Keep Pushing Through the Hard Times

During one of the recessions Barbara lived through, things were especially rough for her business. Interest rates were lingering at 18- to 19-percent. Nobody was buying homes. She owed $300,000 on a line of credit she couldn’t pay. “For the first time, I really thought I was going down,” she said. Even her assistant told her they were going to have to close up shop. Again, being told she was not going to make it didn’t sit well with Barbara.

About that time, an insurance company approached her and asked her to sell 88 apartment units that had already been on the market for two years. Other firms had attempted to sell the units with no luck. The developer had run out of money midstream, so the apartments had no kitchens and no baths. Needless to say, it was going to be a tough sell and Barbara wasn’t sure she could find buyers for the properties.

But then she remembered Louise’s puppy sales. Louise was the lady who lived across the street from Barbara’s grandpa. She was a breeder of Jack Russell Terriers. “As a child, I would watch all these fancy cars lining up with rich women from New York City wanting to buy one of Louise’s puppies. But there weren’t enough puppies to go around. My mother said, ‘Louise isn’t so stupid. She invited all these city slickers in when she knew she didn’t have enough puppies.’” Louise had created such a demand for those cute little Jack Russells and nobody wanted to leave without one.

Barbara decided to have a “puppy” sale with those 88 units. “I priced all the units the same and called it a ‘secret sale.’ I sent invitations to 200 or more salespeople and told them we only had 88 units and they could only bring one client. But they’d better come early.” She had created a buzz and the perception that these apartments were hot items and would be snatched up in no time. And she was right. Within one hour, Barbara sold all 88 units and netted $1.3 million in commission. While most of her competitors were going out of business, she took her profits from those sales and opened another office. By the time the housing market began recovering, The Corcoran Group was the fourth largest brokerage in NYC.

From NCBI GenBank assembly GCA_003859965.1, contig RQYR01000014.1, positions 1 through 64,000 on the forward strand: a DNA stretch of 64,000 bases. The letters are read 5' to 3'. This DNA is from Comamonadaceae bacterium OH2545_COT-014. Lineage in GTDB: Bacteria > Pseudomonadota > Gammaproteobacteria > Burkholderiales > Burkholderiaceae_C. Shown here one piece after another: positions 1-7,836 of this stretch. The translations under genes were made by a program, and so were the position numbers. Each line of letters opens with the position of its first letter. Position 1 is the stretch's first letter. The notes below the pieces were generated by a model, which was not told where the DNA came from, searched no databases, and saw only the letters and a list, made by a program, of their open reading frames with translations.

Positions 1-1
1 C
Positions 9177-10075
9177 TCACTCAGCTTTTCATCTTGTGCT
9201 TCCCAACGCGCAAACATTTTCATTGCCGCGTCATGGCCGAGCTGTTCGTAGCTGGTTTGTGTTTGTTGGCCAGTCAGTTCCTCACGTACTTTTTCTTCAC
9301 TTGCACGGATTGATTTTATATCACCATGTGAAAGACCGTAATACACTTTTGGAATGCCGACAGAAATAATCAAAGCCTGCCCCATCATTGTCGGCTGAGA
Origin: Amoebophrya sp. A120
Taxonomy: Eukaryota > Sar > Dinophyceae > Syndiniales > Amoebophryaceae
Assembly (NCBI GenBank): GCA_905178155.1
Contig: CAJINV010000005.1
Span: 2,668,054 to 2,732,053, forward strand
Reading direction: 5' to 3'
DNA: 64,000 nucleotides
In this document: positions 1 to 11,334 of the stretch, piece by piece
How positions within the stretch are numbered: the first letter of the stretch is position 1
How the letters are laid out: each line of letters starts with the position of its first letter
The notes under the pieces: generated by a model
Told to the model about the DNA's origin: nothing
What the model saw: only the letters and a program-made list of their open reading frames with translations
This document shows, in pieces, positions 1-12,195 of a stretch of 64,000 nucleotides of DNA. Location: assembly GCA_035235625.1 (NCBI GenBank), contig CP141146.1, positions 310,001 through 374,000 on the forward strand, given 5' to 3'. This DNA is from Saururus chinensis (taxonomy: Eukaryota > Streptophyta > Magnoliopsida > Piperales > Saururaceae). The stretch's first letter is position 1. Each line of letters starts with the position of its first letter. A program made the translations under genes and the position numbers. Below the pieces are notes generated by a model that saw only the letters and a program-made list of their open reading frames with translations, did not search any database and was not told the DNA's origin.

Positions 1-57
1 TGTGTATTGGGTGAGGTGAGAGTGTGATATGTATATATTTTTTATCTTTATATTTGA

Always Be Recruiting

Although selling real estate was what The Corcoran Group did, Barbara’s real business was growing and cultivating good salespeople. “I never thought once that I would build the business and sell it. That wasn’t my goal,” she said. “What I was building was a happy family. I was conjuring a business version of what my parents had done at home.”

In order to add to her happy work family, Barbara was constantly recruiting. “Going to the store or Starbucks, sitting on a plane – I never met anyone and had a conversation when it wasn’t an interview,” she said. “The person who ran all of my sales teams was an airline stewardess I met on a trip. The most talented sales manager I ever had was a concierge I met at a fancy hotel in New York.” One of the things she demanded of her salespeople was to interview potential salespeople every Thursday. “They fought me tooth and nail for the first year or so. We didn’t have a desk for any new people, so my salespeople didn’t understand why they had to interview when there was no place for them to sit. But here’s the magic that can happen.

“When a winner walks through the door, you’ll find a desk for them. So you can’t wait until you have the position open. You’re crazy if you wait for a position to open before you start interviewing. What you have to do is shop personalities constantly. And you have to get out and meet people.”

Barbara’s one piece of advice on hiring people is hire happy people. “I’ve found that happy people make you money. I don’t even care if they’re smart. Some of my best people are not so smart. It’s not an IQ contest, right? But I have high-energy eager beavers who want to please. And if they like to compete and don’t like to be told they can’t accomplish something, then you’ve got yourself a winner.”